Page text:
In a now deleted sponsored Instagram post, Kim Kardashian fueled the internet’s anger machine yet again by promoting appetite suppressant lollipops by the Flat Tummy Co. to her 111 million followers. Kim posted a photo of her with the candy and wrote in her caption that the lollipops are “literally unreal”; she was basically advertising a discount for the lollipops.
Fans and other celebrities alike immediately pounced on the post, most claiming it was an unhealthy way to lose weight and promoting unrealistic ideas about healthy eating. After all, Kim does have a bangin’ body, but it’s unlikely she got it just from a few lollipops—she has enough money to hire trainers and chefs and generally have a lifestyle conducive to remaining thin.
Jameela Jamil, star of the excellent NBC comedy The Good Place, had a very strong reaction. On Twitter, Jamil responded by calling Kim a “terrible and toxic influence on young girls.” She praised Kris Jenner’s “branding capabilities” but concluded that “this family makes me feel actual despair over what women are reduced to.” Jamil further suggested eating enough to “fuel your brain and work hard and be successful.”
No. Fuck off. No. You terrible and toxic influence on young girls. I admire their mother’s branding capabilities, she is an exploitative but innovative genius, however this family makes me feel actual despair over what women are reduced to. ☹️ pic.twitter.com/zDPN1T8sBM— Jameela Jamil (@jameelajamil) May 16, 2018
MAYBE don’t take appetite suppressors and eat enough to fuel your BRAIN and work hard and be successful. And to play with your kids. And to have fun with your friends. And to have something to say about your life at the end, other than “I had a flat stomach.” 🤯 pic.twitter.com/XsBM3aFtAQ— Jameela Jamil (@jameelajamil) May 16, 2018
According to the product page, the lollipops contain satiereal, a “clinically proven safe active ingredient extracted from natural plants” that maximizes satiety and, in turn, controls food intake, cravings, and weight. The company further recommends 1-2 lollipops per day to keep hunger and cravings under control; it is intended to "hold you over" until your next meal and not act as a meal replacement. The brand, which aims to “[help] you get that tummy flat and [keep] it that way,” also sells “flat tummy tea” and “flat tummy shakes.”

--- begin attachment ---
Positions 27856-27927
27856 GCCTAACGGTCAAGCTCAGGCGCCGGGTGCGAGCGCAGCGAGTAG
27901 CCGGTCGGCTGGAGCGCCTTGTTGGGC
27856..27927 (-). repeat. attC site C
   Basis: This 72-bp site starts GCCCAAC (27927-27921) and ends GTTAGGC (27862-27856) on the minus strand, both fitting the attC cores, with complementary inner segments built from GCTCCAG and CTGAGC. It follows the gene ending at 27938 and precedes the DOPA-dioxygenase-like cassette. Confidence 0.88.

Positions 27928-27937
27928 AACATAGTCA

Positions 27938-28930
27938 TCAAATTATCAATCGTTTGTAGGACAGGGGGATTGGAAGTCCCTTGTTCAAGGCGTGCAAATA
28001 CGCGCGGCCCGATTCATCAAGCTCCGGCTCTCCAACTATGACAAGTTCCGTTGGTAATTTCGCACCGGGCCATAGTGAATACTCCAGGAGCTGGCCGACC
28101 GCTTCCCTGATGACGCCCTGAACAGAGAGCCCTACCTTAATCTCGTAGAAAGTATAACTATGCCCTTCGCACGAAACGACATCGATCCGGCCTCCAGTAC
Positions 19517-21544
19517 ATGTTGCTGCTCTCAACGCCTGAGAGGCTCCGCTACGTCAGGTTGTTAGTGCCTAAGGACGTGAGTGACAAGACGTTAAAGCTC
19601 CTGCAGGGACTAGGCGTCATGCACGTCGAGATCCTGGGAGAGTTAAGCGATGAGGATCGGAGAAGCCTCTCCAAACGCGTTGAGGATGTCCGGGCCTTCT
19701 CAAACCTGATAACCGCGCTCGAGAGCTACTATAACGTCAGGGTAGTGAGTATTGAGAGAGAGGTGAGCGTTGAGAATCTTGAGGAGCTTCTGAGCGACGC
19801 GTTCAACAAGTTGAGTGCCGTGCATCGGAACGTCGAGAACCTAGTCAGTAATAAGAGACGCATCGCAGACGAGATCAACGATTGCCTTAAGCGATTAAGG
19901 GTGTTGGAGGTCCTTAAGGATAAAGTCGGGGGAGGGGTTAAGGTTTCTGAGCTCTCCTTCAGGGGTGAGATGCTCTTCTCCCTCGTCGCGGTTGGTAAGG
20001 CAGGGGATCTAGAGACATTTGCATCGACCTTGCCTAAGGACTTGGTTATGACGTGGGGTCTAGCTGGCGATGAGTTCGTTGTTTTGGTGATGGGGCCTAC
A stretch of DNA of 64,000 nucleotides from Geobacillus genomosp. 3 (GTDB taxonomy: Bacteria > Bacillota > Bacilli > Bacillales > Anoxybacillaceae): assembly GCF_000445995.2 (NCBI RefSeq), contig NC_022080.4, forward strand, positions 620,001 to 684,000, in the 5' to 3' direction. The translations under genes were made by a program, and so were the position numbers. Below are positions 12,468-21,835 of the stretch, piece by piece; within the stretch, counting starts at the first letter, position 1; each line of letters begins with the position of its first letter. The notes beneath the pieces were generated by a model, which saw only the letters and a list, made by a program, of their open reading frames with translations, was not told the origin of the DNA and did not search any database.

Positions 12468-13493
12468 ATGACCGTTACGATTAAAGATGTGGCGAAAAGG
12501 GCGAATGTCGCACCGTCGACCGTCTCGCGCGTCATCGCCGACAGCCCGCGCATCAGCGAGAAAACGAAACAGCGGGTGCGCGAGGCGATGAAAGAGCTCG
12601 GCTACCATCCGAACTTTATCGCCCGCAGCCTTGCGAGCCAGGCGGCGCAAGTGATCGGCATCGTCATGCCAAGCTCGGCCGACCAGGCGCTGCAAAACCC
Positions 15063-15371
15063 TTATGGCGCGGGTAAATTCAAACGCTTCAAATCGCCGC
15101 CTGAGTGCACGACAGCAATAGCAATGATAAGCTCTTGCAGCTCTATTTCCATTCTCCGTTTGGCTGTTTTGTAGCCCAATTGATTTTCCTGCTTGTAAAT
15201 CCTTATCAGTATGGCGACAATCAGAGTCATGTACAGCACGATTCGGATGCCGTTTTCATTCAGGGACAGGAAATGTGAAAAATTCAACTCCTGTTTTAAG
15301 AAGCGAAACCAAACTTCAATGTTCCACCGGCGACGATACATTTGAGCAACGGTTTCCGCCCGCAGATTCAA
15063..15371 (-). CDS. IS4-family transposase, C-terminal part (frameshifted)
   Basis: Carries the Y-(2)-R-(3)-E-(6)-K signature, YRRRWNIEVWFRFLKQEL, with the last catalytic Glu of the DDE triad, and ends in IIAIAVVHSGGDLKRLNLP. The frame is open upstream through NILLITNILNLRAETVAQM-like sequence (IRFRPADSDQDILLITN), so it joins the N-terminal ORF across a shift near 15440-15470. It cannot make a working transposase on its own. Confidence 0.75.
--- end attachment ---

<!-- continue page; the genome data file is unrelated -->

Most people took to Twitter to call Kim out, although a few didn’t see the issue and defended her. Check out some of the reactions below.
Forget kale salads, Kim Kardashian thinks all you need is an appetite suppressant lollipop and you're good to go. "They’re literally unreal, " she says in her latest Instagram (sponsored, no less) post.— Tom & Lorenzo (@tomandlorenzo) May 16, 2018
Instagram is making us insecure. We're all bombarded with images of unattainable lifestyle and beauty. It is known that when you are insecure, you are easier to influence. This web of psychology is what makes Kim Kardashian's promotion of appetite suppressants so alarming.— Dr. Liam Hackett (@DiageoLiam) May 16, 2018
Surely Kim Kardashian has enough money (and sense) to turn down an advertisement deal for an "appetite suppressing" lollipop???— Stokes (@HannahStokes97) May 16, 2018
She’s not wrong. Celebrities with as much influence as Kim Kardashian should be using their platform to promote body positivity and self-love, not 15% off an appetite suppressing lollipop and a 24 inch waist. https://t.co/we8xPid285— Emily Gaffney (@emilymgaffney) May 16, 2018
Kim Kardashian promoting lollipop appetite suppressants... I have an effective appetite suppressant myself: food. Works a treat.— Lee Peart (@itsleepeart) May 16, 2018
the kim kardashian lollipop controversy seems silly to me. there is a clear label saying the lollipop should be eaten as a snack to kick cravings until your next meal. if people don’t follow the label, i can’t really see how it’s the celebrity’s fault for promoting it.— liz ♡ (@5uspenders) May 16, 2018
Actually feel sorry for Kim Kardashian for once. Her promotion of a diet appetite suppressant lollipop (which I think is a pretty good idea for someone whose anxiety equates to comfort eating at the slightest thing) has come under fire as being 'irresponsible'.— Adèle Mellish (@thatbrendanfan) May 16, 2018